Mar 21, 2007 (CIDRAP News) – World Health Organization (WHO) officials will propose new ideas about producing H5N1 avian influenza vaccines to Asian health ministers next week in Jakarta in the hope of resolving an impasse with Indonesia over sharing of virus samples, according to press reports.
The WHO said it would press pharmaceutical companies to expand vaccine manufacturing in developing nations to lower the cost of the vaccines to those countries, Bloomberg News reported today.
"Some companies might be able to transfer some of their bulk capacity to developing-country industries," David Heymann, WHO's acting director-general for communicable diseases, told Bloomberg, adding that the solution could take 10 years to achieve. He said WHO officials will discuss the plan with as many as 12 countries at the Mar 26 and 27 meeting in Jakarta.
In early February, Indonesia announced it would stop sharing H5N1 samples with the WHO because the government believes it is unfair for foreign countries to use the samples to develop vaccines that poor nations can't afford. The country also signed a memorandum of understanding with US vaccine producer Baxter International that laid the groundwork for future collaborations or supply agreements.
Unrestricted sharing of avian flu virus samples is vital to the research community for developing vaccines and monitoring the virus's evolution and global spread.
On Feb 16 Indonesian Health Minister Siti Fadilah Supari met with Heymann, and it appeared that Indonesia had agreed in principle to resume sharing its H5N1 samples. However, the agreement has not been finalized, and Supari announced on Mar 14 that Indonesia would not share any more samples until it has a "legally binding" guarantee that the samples won't be used to develop vaccines that the country couldn't afford.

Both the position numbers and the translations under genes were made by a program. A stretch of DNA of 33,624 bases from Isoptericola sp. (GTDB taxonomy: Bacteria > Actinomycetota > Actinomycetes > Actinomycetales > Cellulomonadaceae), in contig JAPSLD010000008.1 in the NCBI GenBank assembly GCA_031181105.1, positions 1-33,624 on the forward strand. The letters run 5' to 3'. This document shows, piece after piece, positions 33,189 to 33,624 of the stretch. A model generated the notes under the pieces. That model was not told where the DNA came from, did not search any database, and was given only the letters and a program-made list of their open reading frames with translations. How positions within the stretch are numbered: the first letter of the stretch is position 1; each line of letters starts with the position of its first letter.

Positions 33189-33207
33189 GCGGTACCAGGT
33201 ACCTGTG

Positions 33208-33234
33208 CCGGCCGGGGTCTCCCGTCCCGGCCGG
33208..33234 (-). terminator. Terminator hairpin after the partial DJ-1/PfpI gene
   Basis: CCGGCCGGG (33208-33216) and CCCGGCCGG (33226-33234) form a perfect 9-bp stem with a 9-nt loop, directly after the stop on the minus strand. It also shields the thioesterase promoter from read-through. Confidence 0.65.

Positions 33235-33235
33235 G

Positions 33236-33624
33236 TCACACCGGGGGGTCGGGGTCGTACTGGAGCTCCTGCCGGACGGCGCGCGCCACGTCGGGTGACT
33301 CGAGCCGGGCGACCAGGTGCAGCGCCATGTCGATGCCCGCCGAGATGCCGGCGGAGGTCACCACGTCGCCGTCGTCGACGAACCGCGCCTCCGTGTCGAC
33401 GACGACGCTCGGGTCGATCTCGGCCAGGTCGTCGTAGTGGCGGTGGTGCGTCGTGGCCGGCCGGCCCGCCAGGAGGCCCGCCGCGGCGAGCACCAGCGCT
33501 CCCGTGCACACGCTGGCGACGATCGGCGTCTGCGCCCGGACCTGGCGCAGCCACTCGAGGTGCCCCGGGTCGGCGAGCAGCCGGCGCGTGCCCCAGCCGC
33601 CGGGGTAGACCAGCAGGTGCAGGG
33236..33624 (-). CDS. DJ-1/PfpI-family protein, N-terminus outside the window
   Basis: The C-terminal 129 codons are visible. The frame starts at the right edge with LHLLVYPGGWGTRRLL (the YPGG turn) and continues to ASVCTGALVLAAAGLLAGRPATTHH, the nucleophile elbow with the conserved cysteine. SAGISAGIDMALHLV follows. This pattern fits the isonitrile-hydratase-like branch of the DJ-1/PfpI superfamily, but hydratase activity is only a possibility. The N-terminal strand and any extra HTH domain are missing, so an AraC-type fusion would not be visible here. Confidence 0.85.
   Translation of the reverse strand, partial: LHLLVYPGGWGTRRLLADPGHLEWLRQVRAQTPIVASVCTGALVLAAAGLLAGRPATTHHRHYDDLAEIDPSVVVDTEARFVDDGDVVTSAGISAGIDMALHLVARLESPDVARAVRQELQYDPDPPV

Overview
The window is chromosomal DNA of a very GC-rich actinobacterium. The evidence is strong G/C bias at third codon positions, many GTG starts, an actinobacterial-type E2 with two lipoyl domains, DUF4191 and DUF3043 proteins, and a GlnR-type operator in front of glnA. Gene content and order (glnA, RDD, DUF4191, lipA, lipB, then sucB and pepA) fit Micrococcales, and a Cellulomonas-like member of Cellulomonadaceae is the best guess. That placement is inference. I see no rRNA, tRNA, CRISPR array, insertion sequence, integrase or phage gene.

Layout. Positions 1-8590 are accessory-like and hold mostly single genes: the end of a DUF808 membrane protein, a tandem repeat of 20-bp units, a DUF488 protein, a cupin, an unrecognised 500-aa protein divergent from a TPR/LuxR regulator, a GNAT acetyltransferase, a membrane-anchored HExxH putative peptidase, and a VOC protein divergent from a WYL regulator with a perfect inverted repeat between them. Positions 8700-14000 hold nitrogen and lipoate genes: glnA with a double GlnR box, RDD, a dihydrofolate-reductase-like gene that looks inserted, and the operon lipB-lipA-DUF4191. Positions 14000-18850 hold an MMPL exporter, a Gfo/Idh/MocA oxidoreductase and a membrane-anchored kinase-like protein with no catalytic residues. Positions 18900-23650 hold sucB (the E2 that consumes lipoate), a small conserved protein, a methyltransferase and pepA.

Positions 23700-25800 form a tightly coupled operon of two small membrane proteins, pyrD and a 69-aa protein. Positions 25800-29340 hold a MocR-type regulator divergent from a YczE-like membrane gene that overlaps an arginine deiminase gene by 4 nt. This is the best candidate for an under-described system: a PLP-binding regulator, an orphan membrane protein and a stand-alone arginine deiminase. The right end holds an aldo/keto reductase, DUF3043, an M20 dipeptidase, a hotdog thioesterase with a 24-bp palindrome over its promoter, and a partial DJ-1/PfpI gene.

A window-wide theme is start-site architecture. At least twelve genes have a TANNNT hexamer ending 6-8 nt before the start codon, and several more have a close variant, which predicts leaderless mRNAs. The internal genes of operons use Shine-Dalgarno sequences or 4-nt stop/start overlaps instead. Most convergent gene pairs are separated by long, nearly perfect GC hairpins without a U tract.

Supari told reporters today that an inability of poor countries to access vaccines during an influenza pandemic could threaten world peace, Reuters reported. "If we want the world to be a harmonious place, the poor should be helped with the technology. If the situation remains like this, poor nations will become poorer, sicker, and more helpless," she said.
Heymann told Bloomberg that WHO Director-General Margaret Chan will meet with flu vaccine manufacturers after the Jakarta conference to discuss options for maintaining access to samples.
However, he told Canadian Press (CP) today that it is difficult to discuss access to vaccines when the world capacity for making them is so limited. The WHO has estimated the world's annual production capacity for trivalent flu vaccine at a maximum of about 350 million doses.
Despite this limited capacity, Heymann said his team could still make proposals to the developing nations that are concerned about access to vaccines, CP reported. One option is to create a "virtual stockpile" from supplies held back by vaccine producers that would be earmarked for use by developing countries in the early days of an emerging pandemic, he said.
Mar 14 CIDRAP News story "Indonesia wants legal pact on sharing H5N1 samples"